Losing Vancouver was the worst for me, bar none. One of those things you knew would happen but were still devastated by.
Another part of the book that really, really got to me was when they were traveling through the jungle trying to set up Sky Cap, and didn't have any food for 8 days, and Hippy had such terrible immersion foot, and Simpson wouldn't send any more food in. The scene where the chopper came in with more supplies, but no more food and they were all so confused as to why there wasn't any food, that shit got to me. I hated Simpson and Blakely.
@ RidonKs, that novel sounds interesting. I'll be sure to check it out. If you're comparing it even slightly to The Stranger, that's high enough praise for me to read it.
Lately I've been buying a lot of books, but I think I'll just renew my library card & check some out instead.
I recently ordered "Limitless: The Novel" off of Amazon.com. It should arrive at my house any day now, so I'll let you guys know how the novel fares against the movie.
This book is horrendously bad. I can't believe it. It's horribly written and the content is so annoying it's unbearable. All West does is whine and whine and whine and tell bizarre stories. He talks about extremely irrational resentments he has, and complains about all of the "injustices" he's had. He constantly says how modest he is, and how he hates people praising him, but he constantly is subtly praising himself. In the second chapter, he says how he is so modest and has such humility, and then the very next sentence he says, not only does he do things well, he does them perfectly.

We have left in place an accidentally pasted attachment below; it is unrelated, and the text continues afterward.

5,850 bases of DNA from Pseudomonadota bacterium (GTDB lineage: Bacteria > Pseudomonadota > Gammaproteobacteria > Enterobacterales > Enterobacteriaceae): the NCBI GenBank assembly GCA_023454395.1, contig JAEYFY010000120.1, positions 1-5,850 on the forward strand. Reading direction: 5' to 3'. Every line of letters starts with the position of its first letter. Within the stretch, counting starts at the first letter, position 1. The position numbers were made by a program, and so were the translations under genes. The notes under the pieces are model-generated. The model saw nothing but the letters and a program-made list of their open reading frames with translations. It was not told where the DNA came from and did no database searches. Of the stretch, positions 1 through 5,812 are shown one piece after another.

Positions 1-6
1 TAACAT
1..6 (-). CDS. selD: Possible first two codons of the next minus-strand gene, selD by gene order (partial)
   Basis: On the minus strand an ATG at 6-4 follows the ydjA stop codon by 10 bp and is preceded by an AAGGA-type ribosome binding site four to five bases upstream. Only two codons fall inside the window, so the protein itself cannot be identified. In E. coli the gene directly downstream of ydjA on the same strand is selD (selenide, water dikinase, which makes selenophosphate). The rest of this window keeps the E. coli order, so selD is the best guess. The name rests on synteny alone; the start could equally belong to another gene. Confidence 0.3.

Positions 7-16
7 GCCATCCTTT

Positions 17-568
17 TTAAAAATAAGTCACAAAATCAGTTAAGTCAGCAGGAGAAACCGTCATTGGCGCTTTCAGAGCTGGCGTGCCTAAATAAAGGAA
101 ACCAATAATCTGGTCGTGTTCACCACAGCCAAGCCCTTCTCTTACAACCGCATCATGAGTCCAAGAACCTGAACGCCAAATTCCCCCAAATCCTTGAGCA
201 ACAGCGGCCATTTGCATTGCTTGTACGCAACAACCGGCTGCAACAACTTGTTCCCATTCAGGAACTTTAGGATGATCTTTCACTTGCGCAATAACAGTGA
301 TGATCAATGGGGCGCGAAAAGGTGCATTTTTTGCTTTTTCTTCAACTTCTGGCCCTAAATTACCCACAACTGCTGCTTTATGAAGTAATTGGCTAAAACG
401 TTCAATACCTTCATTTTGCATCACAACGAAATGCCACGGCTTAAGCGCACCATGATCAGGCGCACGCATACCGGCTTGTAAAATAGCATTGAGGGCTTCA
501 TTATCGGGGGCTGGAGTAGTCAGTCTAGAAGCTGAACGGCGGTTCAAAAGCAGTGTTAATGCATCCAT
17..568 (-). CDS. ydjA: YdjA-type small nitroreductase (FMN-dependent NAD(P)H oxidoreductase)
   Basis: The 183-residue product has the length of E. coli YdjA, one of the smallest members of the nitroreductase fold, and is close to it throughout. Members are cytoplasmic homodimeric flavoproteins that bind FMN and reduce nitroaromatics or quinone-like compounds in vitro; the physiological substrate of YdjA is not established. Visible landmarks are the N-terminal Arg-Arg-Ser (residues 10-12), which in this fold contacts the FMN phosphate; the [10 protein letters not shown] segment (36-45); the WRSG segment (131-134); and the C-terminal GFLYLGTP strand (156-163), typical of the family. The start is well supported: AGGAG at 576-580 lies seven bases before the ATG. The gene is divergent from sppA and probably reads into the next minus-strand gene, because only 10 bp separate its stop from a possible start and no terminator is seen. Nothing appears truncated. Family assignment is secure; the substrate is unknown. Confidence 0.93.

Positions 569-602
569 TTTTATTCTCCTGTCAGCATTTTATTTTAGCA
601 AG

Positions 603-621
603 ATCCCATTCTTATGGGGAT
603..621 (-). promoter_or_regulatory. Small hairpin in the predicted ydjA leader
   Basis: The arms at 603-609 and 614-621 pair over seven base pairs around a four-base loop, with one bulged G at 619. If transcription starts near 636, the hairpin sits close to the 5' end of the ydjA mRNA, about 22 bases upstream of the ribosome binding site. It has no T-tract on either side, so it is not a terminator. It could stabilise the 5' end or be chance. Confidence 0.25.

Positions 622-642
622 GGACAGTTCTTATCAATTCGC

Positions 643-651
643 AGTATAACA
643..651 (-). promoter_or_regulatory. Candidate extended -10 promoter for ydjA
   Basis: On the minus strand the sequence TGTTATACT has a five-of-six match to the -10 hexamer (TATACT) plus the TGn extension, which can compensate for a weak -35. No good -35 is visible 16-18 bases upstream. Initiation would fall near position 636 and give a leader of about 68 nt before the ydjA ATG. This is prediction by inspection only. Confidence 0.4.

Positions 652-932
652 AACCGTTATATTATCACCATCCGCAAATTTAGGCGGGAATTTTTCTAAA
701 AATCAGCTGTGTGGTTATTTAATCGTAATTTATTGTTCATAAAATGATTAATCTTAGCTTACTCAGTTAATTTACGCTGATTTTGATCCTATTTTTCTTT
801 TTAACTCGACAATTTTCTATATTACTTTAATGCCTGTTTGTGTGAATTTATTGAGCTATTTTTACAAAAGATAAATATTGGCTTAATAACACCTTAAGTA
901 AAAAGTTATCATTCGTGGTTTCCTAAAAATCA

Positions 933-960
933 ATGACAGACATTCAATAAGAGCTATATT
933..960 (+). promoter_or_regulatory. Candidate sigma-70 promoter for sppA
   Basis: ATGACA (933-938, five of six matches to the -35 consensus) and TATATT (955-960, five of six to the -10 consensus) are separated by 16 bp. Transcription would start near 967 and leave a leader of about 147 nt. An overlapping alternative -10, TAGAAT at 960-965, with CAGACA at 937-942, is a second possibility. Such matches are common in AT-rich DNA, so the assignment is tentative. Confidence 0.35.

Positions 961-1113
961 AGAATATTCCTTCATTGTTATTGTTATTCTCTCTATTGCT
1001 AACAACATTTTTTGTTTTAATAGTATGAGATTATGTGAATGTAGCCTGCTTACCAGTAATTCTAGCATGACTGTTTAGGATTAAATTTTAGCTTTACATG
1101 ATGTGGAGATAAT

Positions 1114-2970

If you're a fan of West, don't read this book, you may not be afterwards.
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Incredible book. I don't think I ever fully realized how Wall Street firms becoming publicly traded truly ****ed our financial system. The book is extremely well-written and the people in it are amazing characters. It is almost comical to read how massive the failure was by all parties involved in the crisis.
This novel is intelligent. When reading it, it seems plausible that things of this nature could (and even do) happen. . . Obviously, not involving humans, though.
Although at times it seems as though Alastair (the author) dwells on describing into great detail very minor objects in the story line, he has a story-telling technique worth noting. Because of this novel, I swear I've added words to my vocabulary that I didn't even realize I could have. And I already think I have a pretty decent vocab repertoire. (No ego)
If you have time as well as interest in novels about intergalactic voyages, check this book out. I promise you it's a good story.